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The untold truth of Ahsoka Tano

If you've ever fallen down the endless rabbit hole that is the Expanded Universe, then you already know that there's a whole lot more to the Star Wars franchise than what moviegoers see on the big screen. Just look at Boba Fett! He's a fan-favorite character that people will tell you is the galaxy's most badass bounty hunter, but all he does on film is stand around and then get knocked into a pit by a guy who can't see. And that's just one example. The Star Wars novels, comics, and TV shows are full of great characters that have become fan favorites without ever getting a spotlight in the films.

The most prominent example of this in recent years is undoubtedly Ahsoka Tano. She's the onetime apprentice of Anakin Skywalker whose destiny took her beyond the Jedi and the Sith. And as she's such a complex character, there's a whole lot to learn about this fascinating Star Wars figure. From her real-world inspiration to the way she avoided her original fate, here's the truth behind Ahsoka Tano.

Begun, this teaching job has

When you get right down to it, the job of a Jedi Knight is essentially half wandering samurai-peacekeeper and half substitute teacher/father figure to a teenager who just won't stop complaining. It's been that way ever since Luke Skywalker first wandered out to that old wizard Ben Kenobi's cave back in 1977, and by the time The Phantom Menace hit theaters over 20 years later, we started to get an idea of how all of this worked. 

The basic idea is that after being certified by the intergalactic school board that is the Jedi Council, each Jedi Master takes on an apprentice of their own, passing down their knowledge and experience to the next generation. Ideally, this is done after the apprentice — called a "padawan" — gets a basic education in the Force as a child, but in very rare circumstances, a hotheaded teenager joins up and then ruins everything and/or saves the entire galaxy multiple times. Honestly, it's kind of a crap shoot. Either way, once the apprentice becomes a full-fledged knight, they take on their own apprentice, and the cycle continues down through the ages.

We know all this because we see it happening in the prequel trilogy, in which Obi-Wan Kenobi goes from being an apprentice to Qui-Gon Jinn to a master in his own right who demands the opportunity to train Anakin Skywalker. The thing is, we also see Anakin himself graduate from padawan to knight in Revenge of the Sith, signaled by the fact that he no longer has the galaxy's worst haircut. Of course, that raised the question: If Anakin didn't go straight from being Obi-Wan's student to being a genocidal cyborg fascist, did he have an apprentice of his own? It turns out he did, and she's one of the most interesting characters in Star Wars history.

Ashla and the Clone Wars

A long time ago — 2008, if you want to get specific about it — Star Wars: The Clone Wars was released in theaters as a lead-in to a television series of the same name on Cartoon Network. Set between Attack of the Clones and Revenge of the Sith, the film followed Obi-Wan Kenobi and Anakin Skywalker as they attempted to rescue Jabba the Hutt's son, Rotta, during the eponymous conflict. When they got that assignment, Obi-Wan and Anakin, along with the audience, were introduced to Ahsoka Tano, who'd been assigned as Anakin's brand new padawan.

Originally, however, the concept of The Clone Wars was very different, and so was Ahsoka. When the show was first in development, in fact, she wasn't even "Ahsoka" at all. The earliest concept from Dave Filoni — a veteran animator who would go on to be the supervising director, executive producer, and a writer on the series — was built on a very different idea. The focus was on a ragtag crew working on the fringes of the galaxy. The crew would've dealt with the sketchier side of the Star Wars universe, supporting the war effort by brokering deals with scoundrels and crime lords, far, far away from where Obi-Wan and Anakin were fighting alongside the clone troopers. The Jedi would've been represented, though, in the form of a master named Sendak and his young apprentice, Ashla.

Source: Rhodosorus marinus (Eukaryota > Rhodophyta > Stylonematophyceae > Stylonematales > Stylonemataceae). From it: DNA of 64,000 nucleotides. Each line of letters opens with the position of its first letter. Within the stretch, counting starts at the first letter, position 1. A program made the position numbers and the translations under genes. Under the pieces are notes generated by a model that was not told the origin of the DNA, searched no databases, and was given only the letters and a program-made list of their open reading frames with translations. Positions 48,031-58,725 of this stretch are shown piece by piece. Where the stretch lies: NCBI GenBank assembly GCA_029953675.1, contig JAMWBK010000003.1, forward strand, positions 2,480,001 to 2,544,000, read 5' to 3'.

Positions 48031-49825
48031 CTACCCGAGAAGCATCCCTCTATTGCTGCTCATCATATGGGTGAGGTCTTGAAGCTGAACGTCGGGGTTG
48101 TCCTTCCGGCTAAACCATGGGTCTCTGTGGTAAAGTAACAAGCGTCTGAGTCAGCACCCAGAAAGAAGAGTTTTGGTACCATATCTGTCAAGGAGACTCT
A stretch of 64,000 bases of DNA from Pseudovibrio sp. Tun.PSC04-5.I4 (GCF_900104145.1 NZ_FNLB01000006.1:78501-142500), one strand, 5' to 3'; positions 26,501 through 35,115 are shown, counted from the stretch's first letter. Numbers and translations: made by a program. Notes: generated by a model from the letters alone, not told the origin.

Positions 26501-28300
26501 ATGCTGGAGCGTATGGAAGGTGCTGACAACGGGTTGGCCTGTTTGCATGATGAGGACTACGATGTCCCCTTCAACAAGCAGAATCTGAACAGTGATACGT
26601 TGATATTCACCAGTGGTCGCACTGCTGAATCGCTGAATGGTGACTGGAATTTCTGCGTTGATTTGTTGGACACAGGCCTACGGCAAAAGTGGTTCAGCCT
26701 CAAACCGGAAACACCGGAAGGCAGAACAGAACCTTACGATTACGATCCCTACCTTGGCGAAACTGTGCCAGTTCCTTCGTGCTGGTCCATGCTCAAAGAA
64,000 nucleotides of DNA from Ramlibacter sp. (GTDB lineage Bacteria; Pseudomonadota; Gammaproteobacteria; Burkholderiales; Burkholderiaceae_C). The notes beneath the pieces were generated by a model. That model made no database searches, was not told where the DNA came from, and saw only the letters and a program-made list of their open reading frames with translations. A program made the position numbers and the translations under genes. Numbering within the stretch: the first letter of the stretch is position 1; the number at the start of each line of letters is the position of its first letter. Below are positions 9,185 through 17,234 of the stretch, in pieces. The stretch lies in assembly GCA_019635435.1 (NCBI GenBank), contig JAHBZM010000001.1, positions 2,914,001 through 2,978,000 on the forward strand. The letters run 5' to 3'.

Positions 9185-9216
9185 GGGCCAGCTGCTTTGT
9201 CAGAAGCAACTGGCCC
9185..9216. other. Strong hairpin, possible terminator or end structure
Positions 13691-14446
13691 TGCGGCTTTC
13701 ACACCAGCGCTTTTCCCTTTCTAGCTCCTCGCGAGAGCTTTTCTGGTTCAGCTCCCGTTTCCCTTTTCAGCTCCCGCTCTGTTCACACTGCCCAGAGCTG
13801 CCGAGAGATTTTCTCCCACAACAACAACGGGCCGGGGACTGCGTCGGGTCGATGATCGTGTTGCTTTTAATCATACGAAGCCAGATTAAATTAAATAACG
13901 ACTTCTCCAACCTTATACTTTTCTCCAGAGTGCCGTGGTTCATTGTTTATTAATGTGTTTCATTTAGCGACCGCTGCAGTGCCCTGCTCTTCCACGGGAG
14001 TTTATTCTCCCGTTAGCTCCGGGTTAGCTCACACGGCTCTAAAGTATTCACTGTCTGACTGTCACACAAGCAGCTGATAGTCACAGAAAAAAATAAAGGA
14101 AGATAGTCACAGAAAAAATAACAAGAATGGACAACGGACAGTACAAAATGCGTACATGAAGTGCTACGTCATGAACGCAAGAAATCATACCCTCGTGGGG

Both Filoni and George Lucas wanted to have a prominent female Jedi in order to appeal to the girls in the audience, so when the series was retooled to be built around Obi-Wan and Anakin's time in the war, Ashla stuck around. Just like in Filoni's original pitch, she was the viewpoint character who, like the audience, was thrown into this legendary era when the galaxy was barreling toward tragedy. The only difference was that unlike Ashla herself, the audience already knew how Anakin's story would end, giving the Clone Wars series — and Ashla herself — a suspenseful tension that it would've otherwise lacked.

Ashla becomes Ahsoka Tano

Star Wars has never really been subtle about character names. "Vader," for example, literally means "father" in Dutch, and even if you can get past George Lucas naming his chosen one character "Luke S.," there's the fact that "Luke" is probably related to the Latin word for light. And those are the ones that require some work. A bad guy named "General Grievous?" An evil bounty hunter named "Cad Bane?" A loner named "Han Solo?" It's honestly amazing that Rey's last name didn't turn out to be "of Sunshine."

"Ashla" is at least a little different. In George Lucas' original notes for The Star Wars, it was the proper name for the light side of the Force, and if you were the kind of fan who obsesses over the most minor details, you might've seen it elsewhere, too. While it's not spoken in the film, it's the canonical name of one of Yoda's "youngling" students briefly seen in Attack of the Clones, who just happens to be a young Togruta who bears a suspicious resemblance to Anakin's future padawan. It's possible that they were meant to be the same character, but in 2008, Leland Chee, the guy officially in charge of maintaining continuity for the saga, mentioned that they couldn't be the same because their ages didn't match up.